Cecil B. Demented

by

comment
Few people care more about pure cinema — not weekend grosses or Sundance buzz — than Cecil B. DeMented (Stephen Dorff), the leader of a gang of Baltimore film revolutionaries called the Sprocket Holes. He’s the latest criminal mastermind from the fecund imagination of writer-director John Waters, but unlike Dawn Davenport in Female Trouble, Cecil wants more than a pair of cha-cha heels: He demands nothing less than the total annihilation of the film industry as we know it.

Disguised as the Stepford ushers, the Sprocket Holes execute the daring kidnapping of Honey Whitlock (Melanie Griffith) from a Baltimore movie premiere. The star of countless bad commercial films, Honey must now do penance by starring in Cecil’s ultimate underground movie, which will demonstrate to Hollywood the error of its ways.

In Cecil B. DeMented, John Waters reintroduces the hopped-up sexual deviants of his earlier films, but this time he gives them a mission. Cecil has surrounded himself with a ragtag band of lost souls, each bearing a tattoo of his or her favorite director (from Otto Preminger and Sam Peckinpah to William Castle and Rainer Werner Fassbinder), and all of them prepared to make his film by any means necessary.

It’s a clever concept which Waters uses to skewer not just the movie industry — the porn film starring Cherish (Alicia Witt) is a marvel of sinnuendo — but the kind of revolutionary mind-set where stilted rhetoric replaces real dialogue. Yet this satire works because Waters has an obvious affection for both filmmaking and the carnally inclined crew willing to lay down their lives to achieve DeMented’s dubious vision.

Cecil B. DeMented is ultimately about the difference between bad taste and bad cinema, a subject Waters is ideally suited to explore. He also exposes the deep-seated fantasies of everyone from ushers (taking up arms and re-educating an audience of philistines) to directors (having everyone on the set follow their commands).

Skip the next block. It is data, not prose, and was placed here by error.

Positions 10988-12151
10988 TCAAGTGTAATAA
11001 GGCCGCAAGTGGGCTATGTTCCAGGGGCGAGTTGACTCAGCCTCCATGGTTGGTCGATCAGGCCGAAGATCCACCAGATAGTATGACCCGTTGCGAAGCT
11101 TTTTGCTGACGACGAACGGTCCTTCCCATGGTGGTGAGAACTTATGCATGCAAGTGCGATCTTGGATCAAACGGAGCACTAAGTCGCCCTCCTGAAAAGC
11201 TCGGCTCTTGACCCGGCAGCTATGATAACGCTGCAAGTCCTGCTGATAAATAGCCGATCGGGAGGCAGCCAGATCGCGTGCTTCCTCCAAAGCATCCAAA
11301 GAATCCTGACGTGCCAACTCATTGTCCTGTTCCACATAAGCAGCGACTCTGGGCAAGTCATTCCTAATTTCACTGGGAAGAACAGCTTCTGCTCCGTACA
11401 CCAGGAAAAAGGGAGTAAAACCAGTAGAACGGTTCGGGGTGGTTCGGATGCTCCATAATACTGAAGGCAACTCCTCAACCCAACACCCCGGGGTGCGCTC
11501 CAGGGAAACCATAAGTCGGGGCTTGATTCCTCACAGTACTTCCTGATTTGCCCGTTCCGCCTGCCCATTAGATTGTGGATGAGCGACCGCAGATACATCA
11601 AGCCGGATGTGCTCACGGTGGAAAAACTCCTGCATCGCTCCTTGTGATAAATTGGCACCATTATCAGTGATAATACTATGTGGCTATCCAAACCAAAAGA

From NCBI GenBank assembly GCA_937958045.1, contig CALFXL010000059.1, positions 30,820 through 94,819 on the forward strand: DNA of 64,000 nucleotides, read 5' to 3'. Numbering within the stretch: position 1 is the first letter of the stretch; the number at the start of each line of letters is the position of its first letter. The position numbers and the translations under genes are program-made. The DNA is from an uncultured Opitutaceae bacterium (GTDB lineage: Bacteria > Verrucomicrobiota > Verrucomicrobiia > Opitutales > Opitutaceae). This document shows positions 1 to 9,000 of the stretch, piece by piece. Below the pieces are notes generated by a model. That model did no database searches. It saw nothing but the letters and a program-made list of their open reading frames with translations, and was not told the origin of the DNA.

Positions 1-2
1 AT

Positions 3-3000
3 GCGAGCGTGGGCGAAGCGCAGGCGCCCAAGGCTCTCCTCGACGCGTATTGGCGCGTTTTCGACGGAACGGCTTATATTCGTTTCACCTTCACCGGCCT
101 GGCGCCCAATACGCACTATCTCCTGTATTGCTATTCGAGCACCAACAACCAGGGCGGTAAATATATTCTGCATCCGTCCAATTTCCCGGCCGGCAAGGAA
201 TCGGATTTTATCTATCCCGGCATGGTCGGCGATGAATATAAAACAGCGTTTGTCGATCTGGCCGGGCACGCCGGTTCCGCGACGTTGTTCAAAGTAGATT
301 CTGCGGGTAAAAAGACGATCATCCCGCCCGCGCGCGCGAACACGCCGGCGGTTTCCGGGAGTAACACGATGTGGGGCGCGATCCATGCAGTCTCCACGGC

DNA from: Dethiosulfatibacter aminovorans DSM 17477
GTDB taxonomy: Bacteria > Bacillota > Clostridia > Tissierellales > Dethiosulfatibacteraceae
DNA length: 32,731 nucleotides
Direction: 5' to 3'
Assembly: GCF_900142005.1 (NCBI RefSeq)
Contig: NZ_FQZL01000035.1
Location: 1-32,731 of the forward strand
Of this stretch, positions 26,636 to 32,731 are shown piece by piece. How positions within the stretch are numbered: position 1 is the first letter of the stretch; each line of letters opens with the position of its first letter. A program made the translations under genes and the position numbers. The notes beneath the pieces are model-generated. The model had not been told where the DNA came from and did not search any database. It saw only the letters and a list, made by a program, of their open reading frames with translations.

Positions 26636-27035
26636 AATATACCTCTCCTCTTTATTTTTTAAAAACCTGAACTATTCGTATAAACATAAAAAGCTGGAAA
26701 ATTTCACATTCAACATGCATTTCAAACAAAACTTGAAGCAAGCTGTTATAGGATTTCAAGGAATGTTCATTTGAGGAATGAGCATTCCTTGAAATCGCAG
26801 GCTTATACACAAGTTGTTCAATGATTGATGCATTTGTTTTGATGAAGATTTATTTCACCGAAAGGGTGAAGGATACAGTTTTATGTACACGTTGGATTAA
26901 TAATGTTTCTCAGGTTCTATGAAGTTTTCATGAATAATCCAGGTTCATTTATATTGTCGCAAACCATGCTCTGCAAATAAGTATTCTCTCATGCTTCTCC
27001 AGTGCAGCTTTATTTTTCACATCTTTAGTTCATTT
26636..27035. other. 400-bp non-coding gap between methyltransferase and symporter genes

When his onscreen surrogate yells, "There are no creative differences on a Cecil B. DeMented film!" you can almost see John Waters smiling and saying, "Oh, if only it were true."

Opens Friday exclusively at the Main Art Theatre (118 N. Main, Royal Oak). Call 248-542-0180.

Serena Donadoni writes about film and culture for Metro Times. E-mail letters@metrotimes.com.

We welcome readers to submit letters regarding articles and content in Detroit Metro Times. Letters should be a minimum of 150 words, refer to content that has appeared on Detroit Metro Times, and must include the writer's full name, address, and phone number for verification purposes. No attachments will be considered. Writers of letters selected for publication will be notified via email. Letters may be edited and shortened for space.

Email us at letters@metrotimes.com.

Detroit Metro Times works for you, and your support is essential.

Our small but mighty local team works tirelessly to bring you high-quality, uncensored news and cultural coverage of Detroit and beyond.

Unlike many newspapers, ours is free – and we'd like to keep it that way, because we believe, now more than ever, everyone deserves access to accurate, independent coverage of their community.

Whether it's a one-time acknowledgement of this article or an ongoing pledge, your support helps keep Detroit's true free press free.